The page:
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The Logic of Templates (massassi.com)
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boots
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PostPosted: Sun Jul 20, 2003 8:21 pm    Post subject: Reply with quote

While reading Michael Radwin's slide presentation, I discovered this interesting link which I think is relevant to this topic. In particular, the discussion on the Dataset Driven Template shows an insightful model to which Smarty can be readily applied.
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boots
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PostPosted: Fri Aug 08, 2003 4:12 pm    Post subject: Reply with quote

There is an interesting dissection of several templating techniques here.
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boots
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PostPosted: Thu Aug 28, 2003 8:11 pm    Post subject: Reply with quote

Is anyone familiar with the recent Savant project that has been making the rounds recently? It looks like the pure PHPer's response to Smarty. At least, it makes a lot of allusions to Smarty (starting with the name) and supports the same basic work/data flow patterns. No caching or security, as far as I could tell. Of course, none of the syntax niceties that Smarty provides.

Mostly, I'm curious as to why so much energy developer energy is being devoted to systems like Savant. Are people that allergic to Smarty's simplified syntax?
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jc
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PostPosted: Fri Aug 29, 2003 7:02 pm    Post subject: Reply with quote

probably. i tried smarty ages and ages ago and was impressed by its power. i also at the same time wanted to "do it myself". just for the satisfaction. and if you can live without the tons of library stuff that smarty provides and can make do with a slightly harder syntax then a lot of satisfaction can be derived from DIY. i made a template engine with caching and compile-to-php with a nice simple syntax and i was quite pleased with myself and have no real need for smarty atm. but i havent got a smarty allergy :p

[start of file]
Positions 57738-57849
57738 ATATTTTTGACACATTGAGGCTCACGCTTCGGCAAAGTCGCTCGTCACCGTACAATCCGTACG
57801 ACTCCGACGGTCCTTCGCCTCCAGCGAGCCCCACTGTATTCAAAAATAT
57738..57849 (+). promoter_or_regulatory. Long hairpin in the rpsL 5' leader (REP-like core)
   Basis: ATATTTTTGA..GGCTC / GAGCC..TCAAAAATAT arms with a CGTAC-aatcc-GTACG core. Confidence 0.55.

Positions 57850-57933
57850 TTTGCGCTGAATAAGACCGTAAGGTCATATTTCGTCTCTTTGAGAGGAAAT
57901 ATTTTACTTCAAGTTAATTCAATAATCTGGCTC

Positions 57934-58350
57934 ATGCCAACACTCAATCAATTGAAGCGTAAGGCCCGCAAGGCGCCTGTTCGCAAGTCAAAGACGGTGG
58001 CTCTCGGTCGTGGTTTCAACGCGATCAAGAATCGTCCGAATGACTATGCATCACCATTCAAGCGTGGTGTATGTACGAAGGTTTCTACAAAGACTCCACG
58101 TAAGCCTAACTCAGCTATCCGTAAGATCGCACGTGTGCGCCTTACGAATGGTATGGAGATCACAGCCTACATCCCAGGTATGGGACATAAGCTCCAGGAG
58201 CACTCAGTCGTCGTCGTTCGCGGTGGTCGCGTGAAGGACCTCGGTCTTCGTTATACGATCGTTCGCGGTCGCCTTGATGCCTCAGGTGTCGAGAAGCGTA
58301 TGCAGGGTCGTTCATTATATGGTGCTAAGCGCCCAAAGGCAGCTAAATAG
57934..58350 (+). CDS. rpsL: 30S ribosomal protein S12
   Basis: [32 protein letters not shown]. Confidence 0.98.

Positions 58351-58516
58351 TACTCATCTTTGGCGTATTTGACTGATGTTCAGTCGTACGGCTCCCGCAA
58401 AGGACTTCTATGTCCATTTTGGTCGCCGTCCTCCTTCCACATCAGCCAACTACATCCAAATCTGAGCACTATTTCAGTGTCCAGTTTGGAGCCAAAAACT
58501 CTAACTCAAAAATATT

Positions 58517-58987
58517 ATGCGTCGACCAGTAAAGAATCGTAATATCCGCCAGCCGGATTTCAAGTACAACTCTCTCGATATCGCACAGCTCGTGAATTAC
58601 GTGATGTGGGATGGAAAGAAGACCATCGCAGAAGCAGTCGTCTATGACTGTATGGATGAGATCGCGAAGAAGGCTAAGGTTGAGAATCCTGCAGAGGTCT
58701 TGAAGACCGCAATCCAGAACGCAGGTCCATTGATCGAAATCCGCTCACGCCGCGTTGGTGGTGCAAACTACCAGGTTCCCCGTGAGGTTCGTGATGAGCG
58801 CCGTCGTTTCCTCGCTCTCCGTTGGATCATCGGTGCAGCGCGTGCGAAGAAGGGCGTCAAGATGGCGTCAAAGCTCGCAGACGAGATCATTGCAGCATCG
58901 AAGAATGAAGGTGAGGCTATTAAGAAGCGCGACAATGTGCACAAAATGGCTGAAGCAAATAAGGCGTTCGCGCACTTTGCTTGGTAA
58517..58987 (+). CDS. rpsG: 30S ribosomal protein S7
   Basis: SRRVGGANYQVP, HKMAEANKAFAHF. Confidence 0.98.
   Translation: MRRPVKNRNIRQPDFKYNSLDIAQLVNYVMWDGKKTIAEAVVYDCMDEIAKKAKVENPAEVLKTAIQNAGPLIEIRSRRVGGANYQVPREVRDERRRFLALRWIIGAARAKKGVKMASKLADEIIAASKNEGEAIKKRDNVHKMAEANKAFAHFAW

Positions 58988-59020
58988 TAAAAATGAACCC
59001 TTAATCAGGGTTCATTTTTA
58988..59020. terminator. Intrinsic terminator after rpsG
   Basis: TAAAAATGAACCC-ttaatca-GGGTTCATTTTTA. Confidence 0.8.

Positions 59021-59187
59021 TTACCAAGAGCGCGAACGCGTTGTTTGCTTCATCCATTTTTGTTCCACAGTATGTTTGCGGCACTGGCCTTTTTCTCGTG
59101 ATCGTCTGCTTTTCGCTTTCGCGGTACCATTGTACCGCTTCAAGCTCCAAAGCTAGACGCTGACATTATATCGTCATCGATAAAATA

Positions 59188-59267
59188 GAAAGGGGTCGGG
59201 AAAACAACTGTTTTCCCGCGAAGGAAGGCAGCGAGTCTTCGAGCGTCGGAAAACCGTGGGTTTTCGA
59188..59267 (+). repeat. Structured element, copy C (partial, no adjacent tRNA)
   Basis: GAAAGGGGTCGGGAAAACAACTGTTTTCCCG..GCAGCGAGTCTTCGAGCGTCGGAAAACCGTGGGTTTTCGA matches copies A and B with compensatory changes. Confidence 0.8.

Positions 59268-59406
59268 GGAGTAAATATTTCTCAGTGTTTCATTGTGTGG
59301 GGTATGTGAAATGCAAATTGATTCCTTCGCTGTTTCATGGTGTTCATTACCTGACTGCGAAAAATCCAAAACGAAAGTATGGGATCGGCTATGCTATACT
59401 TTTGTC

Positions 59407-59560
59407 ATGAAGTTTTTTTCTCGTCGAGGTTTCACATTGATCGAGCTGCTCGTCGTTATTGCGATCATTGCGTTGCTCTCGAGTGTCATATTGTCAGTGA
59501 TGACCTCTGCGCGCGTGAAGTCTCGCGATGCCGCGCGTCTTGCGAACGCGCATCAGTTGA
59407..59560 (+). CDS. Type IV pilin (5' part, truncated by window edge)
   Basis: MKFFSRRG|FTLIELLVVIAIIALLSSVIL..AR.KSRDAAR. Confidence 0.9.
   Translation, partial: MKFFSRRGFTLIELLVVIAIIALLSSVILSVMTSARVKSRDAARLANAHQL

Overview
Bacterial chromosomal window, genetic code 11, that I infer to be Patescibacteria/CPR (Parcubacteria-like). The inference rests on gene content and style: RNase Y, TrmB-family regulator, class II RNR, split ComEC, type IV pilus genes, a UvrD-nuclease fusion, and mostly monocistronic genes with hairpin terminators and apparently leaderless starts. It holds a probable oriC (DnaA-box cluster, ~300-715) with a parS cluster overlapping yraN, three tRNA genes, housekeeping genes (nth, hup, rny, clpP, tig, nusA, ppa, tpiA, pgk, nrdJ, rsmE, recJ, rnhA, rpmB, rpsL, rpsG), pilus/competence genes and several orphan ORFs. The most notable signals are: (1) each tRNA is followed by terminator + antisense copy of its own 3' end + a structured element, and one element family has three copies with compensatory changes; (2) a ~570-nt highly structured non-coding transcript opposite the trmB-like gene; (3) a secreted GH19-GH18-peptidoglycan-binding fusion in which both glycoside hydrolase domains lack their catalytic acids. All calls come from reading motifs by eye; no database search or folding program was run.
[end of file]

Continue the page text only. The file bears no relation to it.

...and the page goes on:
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zteken
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Joined: 12 Sep 2003
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PostPosted: Fri Sep 12, 2003 5:15 pm    Post subject: Reply with quote

Brian I love your template engine. I use the new and improved one and life couldn't be simpler. I found a litte bug though in the new one. The extract function-call in fetch() expects the first argument to be an array, well if it isn't a PHP-errormessage is printed. To fix it I just added this:
Code:
if (is_array($this->vars))
extract($this->vars);

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BRDude
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PostPosted: Wed Jun 09, 2004 11:26 am    Post subject: Reply with quote

boots wrote:
Is anyone familiar with the recent Savant project that has been making the rounds recently? It looks like the pure PHPer's response to Smarty. At least, it makes a lot of allusions to Smarty (starting with the name) and supports the same basic work/data flow patterns.

I think its unfortunate that Savant chose to present itself as an alternative to Smarty, I still regard it as a powerful solution though.

I have no Smarty allergy, I just think Savant's appeal is in its simplicity. Caching is not a requirement since nothing is compiled or precompiled (only PHP itself), and the author seems to like the idea of allowing the developer to use his own favorite caching solution, specially when it's wise to use the same caching solution across the whole application.